In one of my projects, the project manager (from the HQ) trusted me so much that I joined the meetings with the customers, and I had the freedom to negotiate with the customer, within my area of expertize. But that happened only after my repeated successes, in the previous projects, as well as that one.


how to collaborate productively with HQ colleagues who want to own and lead every decision, even when it has nothing to do with them?

First, prove that you can at least implement their decisions. After they are satisfied, propose Ideas to them, hope they will transform your ideas into decisions. Implement these decisions too. Then have ideas, and have joint decisions - by providing pros and cons. Successfully implement these decisions too.

In time, you will be allowed to have ideas and make decisions by yourselves.


Getting practical

They don't really contribute, they just want to own the decisions.

If they do not really contribute, maybe they want to see you take initiative. At the beginning, the initiative is probably more about brainstorming and generating ideas and solutions.

So go ahead, make a list of what you want to do (according to your initiatives), and present the alternatives. Present the pros and the cons for each alternative. During the "catch ups" discuss your initiatives and ask them to make their decisions (you can send your proposals in advance, maybe by e-mail). They might want to make amendments to your ideas. Do not feel threatened, and try to understand what improvement is there is using their feedback. When HQ will see that you can think the business thoroughly, they might become willing to give you more and more autonomy.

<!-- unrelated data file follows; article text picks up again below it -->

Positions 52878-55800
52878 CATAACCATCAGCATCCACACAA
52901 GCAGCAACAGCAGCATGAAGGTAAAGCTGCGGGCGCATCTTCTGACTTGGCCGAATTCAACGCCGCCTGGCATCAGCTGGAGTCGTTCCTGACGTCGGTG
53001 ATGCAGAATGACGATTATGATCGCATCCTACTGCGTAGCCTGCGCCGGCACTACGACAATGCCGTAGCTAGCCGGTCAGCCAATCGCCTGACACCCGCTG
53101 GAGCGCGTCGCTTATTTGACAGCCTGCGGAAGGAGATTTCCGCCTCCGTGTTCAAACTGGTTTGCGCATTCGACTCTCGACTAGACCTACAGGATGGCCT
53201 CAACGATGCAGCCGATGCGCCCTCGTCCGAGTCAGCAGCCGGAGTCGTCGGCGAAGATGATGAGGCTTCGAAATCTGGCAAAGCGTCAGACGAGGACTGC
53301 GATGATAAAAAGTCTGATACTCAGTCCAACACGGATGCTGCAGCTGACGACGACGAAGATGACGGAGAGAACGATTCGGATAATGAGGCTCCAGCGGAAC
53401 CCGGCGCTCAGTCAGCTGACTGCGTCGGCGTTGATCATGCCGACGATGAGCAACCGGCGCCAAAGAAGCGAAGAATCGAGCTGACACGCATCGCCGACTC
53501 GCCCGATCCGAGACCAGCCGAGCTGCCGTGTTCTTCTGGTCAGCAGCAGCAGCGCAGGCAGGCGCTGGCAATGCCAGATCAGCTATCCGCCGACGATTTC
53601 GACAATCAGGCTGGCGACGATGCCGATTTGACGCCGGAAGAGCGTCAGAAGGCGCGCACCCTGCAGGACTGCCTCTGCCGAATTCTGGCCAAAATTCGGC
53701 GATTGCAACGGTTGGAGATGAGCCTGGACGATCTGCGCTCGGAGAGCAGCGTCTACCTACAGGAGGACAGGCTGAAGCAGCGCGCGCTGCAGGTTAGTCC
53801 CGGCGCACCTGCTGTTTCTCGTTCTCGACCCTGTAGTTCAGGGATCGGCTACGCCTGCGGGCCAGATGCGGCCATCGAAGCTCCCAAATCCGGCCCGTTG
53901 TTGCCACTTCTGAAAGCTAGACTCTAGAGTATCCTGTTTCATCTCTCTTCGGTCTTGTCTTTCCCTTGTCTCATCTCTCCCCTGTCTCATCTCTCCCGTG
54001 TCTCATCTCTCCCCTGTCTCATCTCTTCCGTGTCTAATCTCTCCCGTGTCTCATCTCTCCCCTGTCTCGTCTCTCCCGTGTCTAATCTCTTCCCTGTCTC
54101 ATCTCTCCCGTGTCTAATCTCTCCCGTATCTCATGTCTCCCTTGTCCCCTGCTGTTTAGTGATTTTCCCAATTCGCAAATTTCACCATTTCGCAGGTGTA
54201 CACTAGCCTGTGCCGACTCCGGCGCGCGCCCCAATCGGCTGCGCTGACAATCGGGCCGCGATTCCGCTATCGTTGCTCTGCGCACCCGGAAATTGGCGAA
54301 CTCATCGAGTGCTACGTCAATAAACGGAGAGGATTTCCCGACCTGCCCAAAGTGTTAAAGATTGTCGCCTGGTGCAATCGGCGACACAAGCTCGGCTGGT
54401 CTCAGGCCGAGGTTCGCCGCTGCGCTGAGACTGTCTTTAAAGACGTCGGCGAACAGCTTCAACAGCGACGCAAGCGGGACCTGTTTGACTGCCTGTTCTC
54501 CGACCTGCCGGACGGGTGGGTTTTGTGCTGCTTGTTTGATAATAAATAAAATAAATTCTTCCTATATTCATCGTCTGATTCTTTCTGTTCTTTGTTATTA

Think about it: if it is your idea and your execution anyway, does it matter much if HQ claims that they made the decision?

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This is handled at top level by the executives. The degree of autonomy is all decided there and any issues with it need to head upwards for resolution.

Usually if an agreement cannot be reached between the local and head office bosses it comes down to who owns the local assets. So while this problem is prevalent in many countries realistically Head Office runs the show because usually they're financing it. It's silly of them to allow the locals to control the finances it takes away their control. Otherwise the locals can just take their business and do it themselves.

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    And HQ then makes all the wrong decisions because they don’t understand (or don’t want understand) the local market so they loose it... – Solar Mike Jun 21 '20 at 8:45
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    @SolarMike that can happen, it's always a risk, the other side is give too much autonomy and the locals go off the rails taking kickbacks and all the rest lining their own pockets which happens all the time in some countries. So it's a balancing act. Bottom line trust no one, and if locals cannot keep profits reasonable despite micromanagement, use them as a scapegoat and get rid of them for someone who can. – Kilisi Jun 21 '20 at 9:03
  • @SolarMike: in that case, it is the weakness of the "locals" that they do not explain the local specifics good enough - which is one more good reason for HQ to control things tighter. – virolino Jun 22 '20 at 10:10
  • @virolino you can explain to some until you loose your voice but they won’t understand if they don’t want to and HQ can be very deaf when they want to. – Solar Mike Jun 22 '20 at 10:15
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    @SolarMike: that can happen also. But while explaining is one thing, proving with facts is another. HQ's money, HQ's risk, HQ's decisions. Some times win, some times lose. – virolino Jun 22 '20 at 10:19